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The ACT ushers in a new era with first computer-based college entrance exam

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In case you missed announcements crowded out by all the hoopla surrounding the new SAT, ACT has been quietly working behind the scene to usher in a new era of computer-based college entrance exams. While the SAT hints this may be a possibility in the future, ACT has already administered approximately 4,000 digital exams to students at various test sites across the U.S.

“This is an exciting step forward for students and for ACT,” Jon Erickson, president of education and career solutions at ACT, said in a press release. “We are making great progress toward the official launch of the digital ACT option for state and districtwide testing next spring.”

On April 12, the first computer-based version of the ACT was administered to an “invited” group of high school juniors in 80 schools across 23 states. The schools were specifically selected by ACT and agreed to participate in the pilot administration.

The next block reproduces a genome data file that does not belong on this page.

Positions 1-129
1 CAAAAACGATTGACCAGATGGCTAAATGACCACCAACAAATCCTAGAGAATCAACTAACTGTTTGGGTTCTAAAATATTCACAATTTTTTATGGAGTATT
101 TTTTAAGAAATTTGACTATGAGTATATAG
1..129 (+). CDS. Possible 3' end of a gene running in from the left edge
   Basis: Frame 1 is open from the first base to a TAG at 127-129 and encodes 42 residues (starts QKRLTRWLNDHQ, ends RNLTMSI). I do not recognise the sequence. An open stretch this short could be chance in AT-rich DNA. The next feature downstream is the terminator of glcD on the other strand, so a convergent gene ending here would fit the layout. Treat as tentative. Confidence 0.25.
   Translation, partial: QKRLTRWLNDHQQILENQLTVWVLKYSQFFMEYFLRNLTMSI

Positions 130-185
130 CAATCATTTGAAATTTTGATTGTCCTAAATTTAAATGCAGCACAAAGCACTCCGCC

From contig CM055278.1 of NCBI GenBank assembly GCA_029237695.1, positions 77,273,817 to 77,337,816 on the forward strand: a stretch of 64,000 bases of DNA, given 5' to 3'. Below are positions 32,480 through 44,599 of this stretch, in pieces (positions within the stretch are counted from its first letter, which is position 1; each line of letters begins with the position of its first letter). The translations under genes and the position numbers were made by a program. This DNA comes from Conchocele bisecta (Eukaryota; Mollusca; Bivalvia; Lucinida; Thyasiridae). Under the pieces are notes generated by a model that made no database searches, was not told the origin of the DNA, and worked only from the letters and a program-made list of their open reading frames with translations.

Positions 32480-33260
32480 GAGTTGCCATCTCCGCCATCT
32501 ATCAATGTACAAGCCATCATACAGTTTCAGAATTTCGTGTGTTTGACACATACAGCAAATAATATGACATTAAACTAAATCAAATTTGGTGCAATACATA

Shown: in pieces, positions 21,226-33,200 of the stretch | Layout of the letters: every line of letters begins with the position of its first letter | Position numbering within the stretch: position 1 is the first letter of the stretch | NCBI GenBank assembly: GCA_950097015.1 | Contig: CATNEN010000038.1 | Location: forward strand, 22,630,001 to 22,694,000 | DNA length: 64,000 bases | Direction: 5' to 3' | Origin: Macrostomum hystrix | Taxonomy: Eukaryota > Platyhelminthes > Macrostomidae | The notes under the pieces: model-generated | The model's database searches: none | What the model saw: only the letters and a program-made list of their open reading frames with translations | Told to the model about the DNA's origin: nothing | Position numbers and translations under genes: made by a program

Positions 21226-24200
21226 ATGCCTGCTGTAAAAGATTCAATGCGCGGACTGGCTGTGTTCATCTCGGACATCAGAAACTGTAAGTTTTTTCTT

“The administration went very well overall,” added Erickson. “As always at this stage, there were some technical issues, and we learned a great deal. We appreciate the participation of the students and high schools and their extra efforts during the process.”

The scores earned by participating students will be official and can be reported to colleges. Although digital test-takers were given five extra minutes to complete both the reading and science sections—adding 10 minutes overall—ACT ensured that content of the exam was identical to that of the paper-and-pencil version so that reported scores should “mean the same in terms of level of achievement” for this test.

While the first computer-based version of the ACT was administered on a “national” ACT test date, it will initially be offered only as an option for schools administering the exam as part of districtwide or statewide assessment programs. The digital version will officially launch in spring of 2015, in invited states and school districts, with expanded release for school day testing in spring of 2016—just in time to compete with the new College Board product.

For the moment, there are no plans to discontinue the paper-and-pencil version of the test. It will be offered as long as there is a demand for it.

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